A May Letter from the Editor: It’s Spring! Let’s Eat Outdoors. (If I Can Do It, So Can You.)
If you follow me on Instagram, you know that if there is one thing I love to look at even more than food it’s plants. I am not a great gardener or even a patient one, but there are few thrills like watching a mysterious new shoot come up in spring (a weed or … a peony?) and seeing how much bigger my hellebores are this year. (SO BIG.) This lust for plants is not to be equated, however, with a love for eating outdoors, which I have historically considered terribly overrated. The bugs, the sun, the hay fever, the wind — why eat outdoors when you could be inside?
But this spring, something feels different.
Maybe it’s the awful winter we had, or the cool, moderate weather we are enjoying in Ohio (which tends to go from sleet to sweat in one long weekend). But I’ve been sticking my nose outdoors, hanging out on the front porch while my kids tromp through the mulch. I’ve even, yes, eaten my dinner on the stoop. And it feels right. As a cook and as an eater, springtime is when I remember with a jolt that my food comes from somewhere and, if I am very on top of things and get my herb boxes filled before Memorial Day, it could even come from right outside my door. The farmers market just reopened too, another tangible reminder that as cooks and eaters we are fundamentally connected to the earth, whether we want to sit our butts down on it with a plate of grilled chicken or not.
This month at Kitchn we’re focused on rediscovering that sense of ourselves as cooks and eaters outdoors and connected to the world of living, growing things — whatever that may look like to you. Maybe it’s opening the kitchen window a crack, or maybe it’s a full-blown picnic in the park this Saturday. Maybe it’s the triumph of watching new greens crawl up through the dirt, or buying a sheaf of peonies at Trader Joe’s. If you’re too sneeze-y for the truly wild outdoors I do understand, but take that as one more prompt from Mother Earth to sign up for a CSA immediately.
For me, as a mom of very small children, the outdoors represents a breezy break from cabin fever, and a new eating environment that is so much easier to clean up than the kitchen floor.
Speaking of cleanup, you know what else is easy cleaning? The grill.
Our biggest focus this month of food outdoors is grilling. To those of you who just came to a screeching halt on this bucolic outdoor proposal, blocked from grilling by the iron grip of fire codes or the lack of a patio to park a gleaming hunk of metal, hang with me. Grilling is the mastery of fire and heat in the most unfiltered, direct setting. Conversation with cooks who have mastered their grill (and we have some fun ones this month!) can inspire you whether you have a Weber sitting on your patio or not.
I also think that we have some pretty spectacular recipes coming up this month that can be done indoors or out, and might give you a fresh inspiration on cooking this spring (grilled guac? Smoky ranch dip with charred kale? Grilled BRUSSELS SPROUTS!).
If you’re actually just waffling on whether this is the year to invest in a grill, unsure whether it’s worth it for the same old, same old of brats and burgers, we really have a great month for you. See, we come to May with two passionate ideas.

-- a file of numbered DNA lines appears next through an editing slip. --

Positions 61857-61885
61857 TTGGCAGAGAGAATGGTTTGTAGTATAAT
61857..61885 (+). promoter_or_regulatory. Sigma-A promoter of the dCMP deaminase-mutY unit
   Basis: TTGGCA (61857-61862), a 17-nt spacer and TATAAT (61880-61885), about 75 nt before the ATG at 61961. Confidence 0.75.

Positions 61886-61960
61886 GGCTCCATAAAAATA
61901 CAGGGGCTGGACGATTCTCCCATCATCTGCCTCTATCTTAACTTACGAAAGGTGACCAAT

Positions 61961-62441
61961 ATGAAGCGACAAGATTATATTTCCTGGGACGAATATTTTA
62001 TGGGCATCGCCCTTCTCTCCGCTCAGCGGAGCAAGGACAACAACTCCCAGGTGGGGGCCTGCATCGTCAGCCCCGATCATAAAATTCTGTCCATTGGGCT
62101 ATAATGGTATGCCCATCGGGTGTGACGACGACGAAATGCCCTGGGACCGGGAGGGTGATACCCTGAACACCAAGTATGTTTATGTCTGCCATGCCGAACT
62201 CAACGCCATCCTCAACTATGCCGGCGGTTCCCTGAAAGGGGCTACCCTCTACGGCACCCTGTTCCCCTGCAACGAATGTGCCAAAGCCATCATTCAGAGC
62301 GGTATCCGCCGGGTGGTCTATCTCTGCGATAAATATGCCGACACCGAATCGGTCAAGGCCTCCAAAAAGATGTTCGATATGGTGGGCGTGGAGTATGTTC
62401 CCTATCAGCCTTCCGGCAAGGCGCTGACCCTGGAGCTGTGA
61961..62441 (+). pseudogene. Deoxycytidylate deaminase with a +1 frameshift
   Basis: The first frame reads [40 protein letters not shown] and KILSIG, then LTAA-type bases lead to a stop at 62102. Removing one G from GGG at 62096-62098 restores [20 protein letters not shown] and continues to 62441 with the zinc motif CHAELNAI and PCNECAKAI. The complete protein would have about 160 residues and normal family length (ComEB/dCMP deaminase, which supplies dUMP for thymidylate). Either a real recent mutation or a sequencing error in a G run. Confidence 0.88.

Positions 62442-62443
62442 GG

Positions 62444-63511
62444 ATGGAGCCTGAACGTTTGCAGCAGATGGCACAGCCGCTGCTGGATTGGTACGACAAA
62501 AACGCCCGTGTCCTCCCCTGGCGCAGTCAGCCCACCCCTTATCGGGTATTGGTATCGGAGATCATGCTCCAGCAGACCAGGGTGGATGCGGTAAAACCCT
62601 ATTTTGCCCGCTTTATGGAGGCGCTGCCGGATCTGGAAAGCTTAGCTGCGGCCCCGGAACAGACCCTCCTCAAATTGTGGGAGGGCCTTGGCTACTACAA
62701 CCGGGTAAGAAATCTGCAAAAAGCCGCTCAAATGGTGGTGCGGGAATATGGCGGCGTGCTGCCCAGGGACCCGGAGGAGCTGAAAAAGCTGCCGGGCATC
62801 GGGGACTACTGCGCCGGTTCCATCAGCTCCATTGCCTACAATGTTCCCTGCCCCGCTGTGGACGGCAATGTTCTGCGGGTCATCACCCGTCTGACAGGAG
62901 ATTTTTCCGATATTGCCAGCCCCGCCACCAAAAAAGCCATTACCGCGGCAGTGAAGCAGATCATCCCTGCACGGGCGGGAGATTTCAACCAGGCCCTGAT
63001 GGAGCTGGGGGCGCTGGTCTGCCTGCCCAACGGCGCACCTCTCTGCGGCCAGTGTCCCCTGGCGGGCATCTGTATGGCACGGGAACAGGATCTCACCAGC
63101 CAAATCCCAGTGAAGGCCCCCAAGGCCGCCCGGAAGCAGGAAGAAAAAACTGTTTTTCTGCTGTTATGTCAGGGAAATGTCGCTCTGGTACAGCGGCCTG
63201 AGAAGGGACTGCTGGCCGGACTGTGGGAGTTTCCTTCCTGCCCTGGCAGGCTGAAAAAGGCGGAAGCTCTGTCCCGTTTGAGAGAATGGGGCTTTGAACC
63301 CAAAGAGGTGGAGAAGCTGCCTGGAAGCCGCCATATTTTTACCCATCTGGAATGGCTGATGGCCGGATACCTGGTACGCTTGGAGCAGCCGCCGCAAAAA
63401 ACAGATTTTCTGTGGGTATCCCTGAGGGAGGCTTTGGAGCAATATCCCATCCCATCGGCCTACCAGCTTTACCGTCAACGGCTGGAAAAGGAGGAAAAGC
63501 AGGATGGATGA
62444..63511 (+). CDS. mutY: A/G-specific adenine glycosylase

One: The grill is your best weeknight friend, a flavor buddy for meal prep and no-cleanup dinners. (No burgers required.) And two: The grill is the most amazing weapon in our endless desire to eat more vegetables, and to fill our plates with a fresher, more modern take on all things plant. The grill is the secret to cooking the way we want to eat — flavor, fire, and weeknight simplicity in one awesome tool.
So look out for grilling this month. We will publish some recipes throughout May but will cash it all in the week before Memorial Day for a full-on Grilling Week.
One more piece of spring cleaning, as we throw open the windows: Beginning this week, we’re shifting all of our reader community accounts into a new, more secure, and more flexible platform, which will require you to log in again with your username to create a new password. We will also be asking you to accept our updated terms of service, which is intended to help the quality of comments across both of our sites (you can check out our full explanation here). The time window for the transition is June 1, 2019. That means if you don’t make the transition in this month, you will have to sign up again as if for the very first time. If you’re reading this now, please make sure you log in ASAP. If you have any issues, please contact us at firstname.lastname@example.org.
This reader account change has one nice big perk, too. Remember post-saving? And recipe-saving? The ability to save articles will return within the next two weeks, thanks to this account upgrade. So get your account fixed up and set up, and ready; all the recipes and stories you’ve saved in the past will be waiting for you there.
Welcome to May at Kitchn: I hope you enjoy reading it and cooking from it, whether you do that indoors or out. I quite literally wrote this entire missive to you from my back deck, smelling my neighbor’s fresh-cut grass and waving off bees the size of my thumb. There’s hope for us outdoor-avoiders yet. It’s spring. Let’s eat like it.